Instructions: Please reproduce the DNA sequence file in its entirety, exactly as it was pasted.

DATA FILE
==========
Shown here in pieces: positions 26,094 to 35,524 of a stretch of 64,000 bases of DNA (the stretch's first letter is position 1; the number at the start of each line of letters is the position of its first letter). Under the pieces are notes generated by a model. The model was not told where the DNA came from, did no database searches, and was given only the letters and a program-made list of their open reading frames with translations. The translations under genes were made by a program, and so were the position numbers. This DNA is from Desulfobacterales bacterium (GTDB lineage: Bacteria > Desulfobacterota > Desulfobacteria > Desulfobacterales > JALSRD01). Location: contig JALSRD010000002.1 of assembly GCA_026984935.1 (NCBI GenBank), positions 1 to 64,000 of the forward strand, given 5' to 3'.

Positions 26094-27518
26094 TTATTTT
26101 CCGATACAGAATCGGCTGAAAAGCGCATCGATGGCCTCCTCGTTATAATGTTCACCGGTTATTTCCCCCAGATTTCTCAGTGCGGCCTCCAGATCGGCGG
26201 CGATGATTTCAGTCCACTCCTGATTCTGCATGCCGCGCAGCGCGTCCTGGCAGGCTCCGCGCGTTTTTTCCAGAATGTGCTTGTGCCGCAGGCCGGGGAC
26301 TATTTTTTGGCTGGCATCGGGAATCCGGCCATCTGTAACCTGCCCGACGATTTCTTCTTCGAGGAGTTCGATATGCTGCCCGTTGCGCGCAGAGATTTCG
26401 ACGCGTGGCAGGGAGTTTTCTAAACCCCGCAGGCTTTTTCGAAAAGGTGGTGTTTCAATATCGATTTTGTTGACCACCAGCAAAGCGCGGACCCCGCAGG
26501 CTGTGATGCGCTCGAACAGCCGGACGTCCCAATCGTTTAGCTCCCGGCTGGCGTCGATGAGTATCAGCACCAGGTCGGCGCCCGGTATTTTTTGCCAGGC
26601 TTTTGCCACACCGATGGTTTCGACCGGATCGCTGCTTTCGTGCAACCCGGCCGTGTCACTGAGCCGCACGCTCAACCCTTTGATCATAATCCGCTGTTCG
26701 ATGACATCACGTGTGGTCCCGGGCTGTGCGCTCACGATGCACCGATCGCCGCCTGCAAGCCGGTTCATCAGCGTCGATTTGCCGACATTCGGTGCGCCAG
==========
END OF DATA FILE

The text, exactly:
Shown here in pieces: positions 26,094 to 35,524 of a stretch of 64,000 bases of DNA (the stretch's first letter is position 1; the number at the start of each line of letters is the position of its first letter). Under the pieces are notes generated by a model. The model was not told where the DNA came from, did no database searches, and was given only the letters and a program-made list of their open reading frames with translations. The translations under genes were made by a program, and so were the position numbers. This DNA is from Desulfobacterales bacterium (GTDB lineage: Bacteria > Desulfobacterota > Desulfobacteria > Desulfobacterales > JALSRD01). Location: contig JALSRD010000002.1 of assembly GCA_026984935.1 (NCBI GenBank), positions 1 to 64,000 of the forward strand, given 5' to 3'.

Positions 26094-27518
26094 TTATTTT
26101 CCGATACAGAATCGGCTGAAAAGCGCATCGATGGCCTCCTCGTTATAATGTTCACCGGTTATTTCCCCCAGATTTCTCAGTGCGGCCTCCAGATCGGCGG
26201 CGATGATTTCAGTCCACTCCTGATTCTGCATGCCGCGCAGCGCGTCCTGGCAGGCTCCGCGCGTTTTTTCCAGAATGTGCTTGTGCCGCAGGCCGGGGAC
26301 TATTTTTTGGCTGGCATCGGGAATCCGGCCATCTGTAACCTGCCCGACGATTTCTTCTTCGAGGAGTTCGATATGCTGCCCGTTGCGCGCAGAGATTTCG
26401 ACGCGTGGCAGGGAGTTTTCTAAACCCCGCAGGCTTTTTCGAAAAGGTGGTGTTTCAATATCGATTTTGTTGACCACCAGCAAAGCGCGGACCCCGCAGG
26501 CTGTGATGCGCTCGAACAGCCGGACGTCCCAATCGTTTAGCTCCCGGCTGGCGTCGATGAGTATCAGCACCAGGTCGGCGCCCGGTATTTTTTGCCAGGC
26601 TTTTGCCACACCGATGGTTTCGACCGGATCGCTGCTTTCGTGCAACCCGGCCGTGTCACTGAGCCGCACGCTCAACCCTTTGATCATAATCCGCTGTTCG
26701 ATGACATCACGTGTGGTCCCGGGCTGTGCGCTCACGATGCACCGATCGCCGCCTGCAAGCCGGTTCATCAGCGTCGATTTGCCGACATTCGGTGCGCCAG